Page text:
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Harvard Med School has Network Traffic Cop

Like most professional schools, Harvard Medical School’s relationships extend far beyond its ivy-covered buildings. With hundreds of medical, dental, and doctoral students, and 15,000 faculty, medical residents, and fellows spread across 18 affiliated hospitals and institutions, Harvard has a vested interest in maintaining a working network that links all of its affiliates.

Harvard’s eCommons Web portal is the medical school’s gateway and provides access to such services as the digital library and
e-curriculum resources. To protect the portal, HMS already had firewalls in place. However, there was no solution in place to prevent a halt in service should a firewall fail. Determined to keep the portal running with no downtime, the school’s technology administrators decided to install high-availability software. The product they chose, Rainfinity Inc.’s RainWall, is designed to enhance security and provide protection from single points of failure.

The high-availability software resides on the same gateway as the firewall and virtual private network software and detects failures in both hardware and software components, including itself. The software shifts traffic from failed firewalls and gateways to functional ones, without disrupting connections. Load-balancing features shift the traffic among all the nodes in a cluster, maximizing resources even when all components are working properly. This ensures not only that the system will work without fail, but also that the software makes a constant contribution to the efficiency of the network. “It’s inline, online, and serving a secondary purpose even when everything is up and running,” says J'e Bruno, HMS associate dean for information technology and chief information officer.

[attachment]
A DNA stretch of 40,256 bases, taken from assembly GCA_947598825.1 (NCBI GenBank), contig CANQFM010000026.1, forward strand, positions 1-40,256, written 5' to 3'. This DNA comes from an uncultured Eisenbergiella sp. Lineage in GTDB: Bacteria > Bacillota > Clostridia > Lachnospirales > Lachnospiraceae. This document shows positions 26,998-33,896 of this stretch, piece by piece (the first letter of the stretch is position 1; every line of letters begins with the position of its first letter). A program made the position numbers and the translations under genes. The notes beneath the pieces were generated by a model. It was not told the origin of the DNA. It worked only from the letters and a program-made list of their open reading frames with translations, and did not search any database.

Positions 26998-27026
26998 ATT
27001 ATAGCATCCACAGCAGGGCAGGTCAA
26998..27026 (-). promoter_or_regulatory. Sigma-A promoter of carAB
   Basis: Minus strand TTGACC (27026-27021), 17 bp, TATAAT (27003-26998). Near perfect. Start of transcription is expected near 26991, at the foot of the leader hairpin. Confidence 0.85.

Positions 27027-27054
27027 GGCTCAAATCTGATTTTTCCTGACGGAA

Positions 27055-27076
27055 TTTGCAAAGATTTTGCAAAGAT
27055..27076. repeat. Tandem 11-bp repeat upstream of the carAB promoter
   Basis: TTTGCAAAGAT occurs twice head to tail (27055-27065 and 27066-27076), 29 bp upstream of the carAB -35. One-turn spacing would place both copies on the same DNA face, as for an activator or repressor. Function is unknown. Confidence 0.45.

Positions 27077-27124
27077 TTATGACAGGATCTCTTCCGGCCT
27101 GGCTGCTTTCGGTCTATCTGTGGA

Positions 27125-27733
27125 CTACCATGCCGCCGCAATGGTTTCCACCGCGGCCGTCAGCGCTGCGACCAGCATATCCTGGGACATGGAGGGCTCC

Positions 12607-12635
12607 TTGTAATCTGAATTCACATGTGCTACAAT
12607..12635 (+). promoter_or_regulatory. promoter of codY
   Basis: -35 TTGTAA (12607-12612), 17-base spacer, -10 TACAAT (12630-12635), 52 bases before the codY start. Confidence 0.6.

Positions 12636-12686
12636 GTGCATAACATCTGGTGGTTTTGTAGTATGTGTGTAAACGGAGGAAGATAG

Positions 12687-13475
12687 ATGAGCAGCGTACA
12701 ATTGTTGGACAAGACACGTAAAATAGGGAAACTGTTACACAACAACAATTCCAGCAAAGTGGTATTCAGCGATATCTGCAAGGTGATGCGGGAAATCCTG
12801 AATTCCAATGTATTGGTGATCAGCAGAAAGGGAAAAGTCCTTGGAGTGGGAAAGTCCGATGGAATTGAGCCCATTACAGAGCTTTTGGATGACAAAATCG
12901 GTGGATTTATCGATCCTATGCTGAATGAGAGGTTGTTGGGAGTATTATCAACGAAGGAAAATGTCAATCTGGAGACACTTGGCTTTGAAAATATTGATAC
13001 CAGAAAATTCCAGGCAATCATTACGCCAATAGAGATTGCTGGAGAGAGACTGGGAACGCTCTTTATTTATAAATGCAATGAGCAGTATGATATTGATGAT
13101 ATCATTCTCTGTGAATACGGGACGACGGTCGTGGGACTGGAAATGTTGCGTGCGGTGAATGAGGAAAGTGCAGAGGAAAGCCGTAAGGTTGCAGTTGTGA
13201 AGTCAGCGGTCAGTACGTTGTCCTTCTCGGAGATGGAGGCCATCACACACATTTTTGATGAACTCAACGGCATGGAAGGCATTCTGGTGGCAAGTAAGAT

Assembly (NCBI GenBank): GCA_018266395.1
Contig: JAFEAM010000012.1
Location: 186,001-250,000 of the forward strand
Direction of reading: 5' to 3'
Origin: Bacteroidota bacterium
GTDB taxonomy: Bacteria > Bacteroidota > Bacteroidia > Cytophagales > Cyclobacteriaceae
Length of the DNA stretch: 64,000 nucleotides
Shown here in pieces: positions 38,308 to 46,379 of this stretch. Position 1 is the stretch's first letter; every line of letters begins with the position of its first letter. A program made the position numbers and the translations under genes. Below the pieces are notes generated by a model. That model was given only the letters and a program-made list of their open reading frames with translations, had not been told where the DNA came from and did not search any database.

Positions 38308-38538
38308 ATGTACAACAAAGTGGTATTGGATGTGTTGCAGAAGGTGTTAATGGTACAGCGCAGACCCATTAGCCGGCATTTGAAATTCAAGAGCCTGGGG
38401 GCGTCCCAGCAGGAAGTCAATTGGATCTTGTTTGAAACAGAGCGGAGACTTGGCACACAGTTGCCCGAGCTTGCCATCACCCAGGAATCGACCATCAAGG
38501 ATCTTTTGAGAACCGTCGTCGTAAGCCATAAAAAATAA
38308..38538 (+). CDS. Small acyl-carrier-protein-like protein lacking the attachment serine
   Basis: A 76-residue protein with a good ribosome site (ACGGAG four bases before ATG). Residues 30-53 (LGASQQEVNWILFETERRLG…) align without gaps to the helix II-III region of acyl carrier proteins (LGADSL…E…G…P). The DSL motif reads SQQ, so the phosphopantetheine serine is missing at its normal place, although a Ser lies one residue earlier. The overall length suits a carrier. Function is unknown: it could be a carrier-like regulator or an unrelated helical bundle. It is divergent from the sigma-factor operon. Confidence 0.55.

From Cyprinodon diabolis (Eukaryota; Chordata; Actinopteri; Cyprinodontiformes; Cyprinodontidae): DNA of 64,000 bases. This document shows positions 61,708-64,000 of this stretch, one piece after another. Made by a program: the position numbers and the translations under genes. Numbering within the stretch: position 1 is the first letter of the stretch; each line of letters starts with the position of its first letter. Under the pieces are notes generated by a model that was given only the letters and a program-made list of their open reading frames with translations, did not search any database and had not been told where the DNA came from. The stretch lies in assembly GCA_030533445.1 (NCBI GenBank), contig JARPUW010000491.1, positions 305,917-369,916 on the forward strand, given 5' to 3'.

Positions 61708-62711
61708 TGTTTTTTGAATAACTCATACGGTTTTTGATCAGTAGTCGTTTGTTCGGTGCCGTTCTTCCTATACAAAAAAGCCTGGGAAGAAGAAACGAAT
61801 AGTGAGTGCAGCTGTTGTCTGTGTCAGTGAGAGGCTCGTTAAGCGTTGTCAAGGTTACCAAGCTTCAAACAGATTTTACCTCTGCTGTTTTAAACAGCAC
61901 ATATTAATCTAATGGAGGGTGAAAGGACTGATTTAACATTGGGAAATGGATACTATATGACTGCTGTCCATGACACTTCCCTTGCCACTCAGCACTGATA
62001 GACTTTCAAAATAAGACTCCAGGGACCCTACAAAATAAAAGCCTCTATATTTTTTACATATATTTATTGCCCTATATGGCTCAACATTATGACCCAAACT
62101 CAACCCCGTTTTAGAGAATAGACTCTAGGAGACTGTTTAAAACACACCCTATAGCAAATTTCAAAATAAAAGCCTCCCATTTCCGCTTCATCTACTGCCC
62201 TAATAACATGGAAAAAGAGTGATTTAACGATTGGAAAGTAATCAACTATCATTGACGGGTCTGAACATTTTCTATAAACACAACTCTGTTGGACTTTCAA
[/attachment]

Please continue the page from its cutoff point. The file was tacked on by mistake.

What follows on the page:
Because medicine is in business around the clock, HMS can’t afford downtime. “We can’t let the business of science be interrupted,” says Bruno.

With RainWall, HMS can perform hardware upgrades and operating system maintenance without losing system availability or sacrificing throughput performance. Furthermore, because RainWall is used in an active/active standby configuration, HMS can take advantage of previously underused hardware as well as current hardware investments.

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